2011 Kia Optima SX Turbo: Seeking the Benchmark
July 26, 2011
One of the best things about this gig is the cognitive dissonance that comes with getting in and out of different cars every day. From baller to hauler to crapcan, the impressions come quick and fleeting. Some stick, and yet others reveal themselves slowly with reflection. They're all tricky to keep straight.
After spending a couple of days in a new E350 Bluetec diesel, then an evening in the Optima, a few things stood out. This isn't a comparison; how could it be? No one expects our $31,000 Optima to match the E350, which costs about $20,000 more. But there are some lessons the next two or more generations of Optima could incorporate from the Stuttgart legacy.
The gauge cluster design in the Benz, for example, is an elegant use of space. So much space in fact they fit an analog clock. The Optima instead leaves a lot of dead space between its speedo and tach, and in the gaps surrounding the nifty info display. There are indicator lights in those gaps, so it's not truly wasted space. But it got me wondering how Kia's designers could rethink this next time around.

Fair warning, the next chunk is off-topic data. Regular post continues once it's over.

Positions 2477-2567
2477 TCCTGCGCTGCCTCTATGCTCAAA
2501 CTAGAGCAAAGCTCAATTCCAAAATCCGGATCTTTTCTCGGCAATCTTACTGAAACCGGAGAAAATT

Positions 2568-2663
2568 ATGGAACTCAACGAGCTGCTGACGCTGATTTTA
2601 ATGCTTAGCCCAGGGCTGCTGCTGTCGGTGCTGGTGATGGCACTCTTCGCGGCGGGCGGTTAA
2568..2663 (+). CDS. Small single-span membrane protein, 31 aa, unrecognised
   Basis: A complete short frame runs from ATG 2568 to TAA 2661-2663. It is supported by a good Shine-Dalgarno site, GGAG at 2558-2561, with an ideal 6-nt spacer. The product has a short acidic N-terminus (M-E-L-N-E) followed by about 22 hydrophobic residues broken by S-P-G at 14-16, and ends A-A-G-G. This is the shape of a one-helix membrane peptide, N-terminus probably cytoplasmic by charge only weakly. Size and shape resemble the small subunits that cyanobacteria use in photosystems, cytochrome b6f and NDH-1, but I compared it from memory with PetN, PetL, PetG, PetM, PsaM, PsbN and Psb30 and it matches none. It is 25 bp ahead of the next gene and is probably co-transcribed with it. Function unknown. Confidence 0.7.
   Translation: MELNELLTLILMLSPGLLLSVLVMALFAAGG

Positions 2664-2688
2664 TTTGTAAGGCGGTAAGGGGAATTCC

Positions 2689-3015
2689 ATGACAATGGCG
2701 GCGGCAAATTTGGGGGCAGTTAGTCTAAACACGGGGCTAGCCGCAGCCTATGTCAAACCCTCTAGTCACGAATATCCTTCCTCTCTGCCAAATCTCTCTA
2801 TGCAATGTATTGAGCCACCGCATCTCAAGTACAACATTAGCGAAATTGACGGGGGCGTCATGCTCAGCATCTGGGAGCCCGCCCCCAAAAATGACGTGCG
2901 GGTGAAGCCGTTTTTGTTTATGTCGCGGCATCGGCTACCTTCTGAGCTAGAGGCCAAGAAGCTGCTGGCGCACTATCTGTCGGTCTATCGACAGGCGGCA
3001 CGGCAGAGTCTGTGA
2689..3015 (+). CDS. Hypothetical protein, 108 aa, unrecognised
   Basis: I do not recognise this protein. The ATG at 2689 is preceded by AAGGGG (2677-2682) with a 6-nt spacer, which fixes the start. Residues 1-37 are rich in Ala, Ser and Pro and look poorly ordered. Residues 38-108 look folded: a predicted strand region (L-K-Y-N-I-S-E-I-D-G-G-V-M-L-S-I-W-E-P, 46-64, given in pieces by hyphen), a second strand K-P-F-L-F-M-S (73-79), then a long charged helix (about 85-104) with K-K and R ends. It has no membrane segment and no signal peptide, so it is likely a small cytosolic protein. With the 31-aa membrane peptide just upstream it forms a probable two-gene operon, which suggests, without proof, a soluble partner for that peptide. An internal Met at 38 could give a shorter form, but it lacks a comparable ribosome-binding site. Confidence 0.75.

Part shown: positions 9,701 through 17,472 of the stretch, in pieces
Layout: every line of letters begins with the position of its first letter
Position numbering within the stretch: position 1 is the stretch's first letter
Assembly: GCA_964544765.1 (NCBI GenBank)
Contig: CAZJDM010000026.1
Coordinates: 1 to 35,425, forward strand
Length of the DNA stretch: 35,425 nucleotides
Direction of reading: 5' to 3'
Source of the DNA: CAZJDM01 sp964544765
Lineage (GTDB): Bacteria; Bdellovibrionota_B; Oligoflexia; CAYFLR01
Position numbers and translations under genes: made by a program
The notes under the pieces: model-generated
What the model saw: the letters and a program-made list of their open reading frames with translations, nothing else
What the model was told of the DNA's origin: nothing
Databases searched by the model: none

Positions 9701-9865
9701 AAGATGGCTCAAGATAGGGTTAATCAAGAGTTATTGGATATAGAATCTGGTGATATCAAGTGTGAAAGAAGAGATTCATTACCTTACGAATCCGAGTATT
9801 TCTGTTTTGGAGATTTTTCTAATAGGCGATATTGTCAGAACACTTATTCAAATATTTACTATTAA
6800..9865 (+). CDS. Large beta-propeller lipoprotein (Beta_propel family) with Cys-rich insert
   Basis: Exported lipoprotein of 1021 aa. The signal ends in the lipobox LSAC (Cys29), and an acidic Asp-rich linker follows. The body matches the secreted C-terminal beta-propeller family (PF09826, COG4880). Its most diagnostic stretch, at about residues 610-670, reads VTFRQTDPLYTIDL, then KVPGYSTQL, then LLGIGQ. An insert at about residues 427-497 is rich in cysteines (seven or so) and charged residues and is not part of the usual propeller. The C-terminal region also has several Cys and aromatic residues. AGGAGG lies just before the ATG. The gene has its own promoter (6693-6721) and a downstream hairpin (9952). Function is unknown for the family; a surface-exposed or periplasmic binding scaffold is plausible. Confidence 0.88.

This was actually the first time I'd driven the Optima home since it's been here. It's a popular ride and people claim it early. And it's a solid, sporty sedan, no question. It eagerly accelerates, delivers its 274 turbo horsepower with a crack and generally throws itself forward with gusto. It's got plenty of sauce to compete in its class.
But what does $20,000 extra get you? It gets you a sedan that repels road rut like mosquitos from a burning coil, and releases its 400 lb-ft of torque with such narcotic stealth that the space between 60 and 100 mph is almost imperceptible. It gets you more metal and a feeling of driving something carved from a block of billet.
The Optima doesn't play in that league, but I suspect its makers wish it did. The Optima feels a little hurried. Hasn't aged yet, hasn't matured. Doesn't feel totally whole or substantial like its 3,500 pounds would suggest. That doesn't mean it's not fun, and doesn't diminish the evolutionary leaps it has taken for the company.
But getting out of an E-Class and into the Optima, you realize just how high the large sedan benchmark is.
Dan Frio, Automotive Editor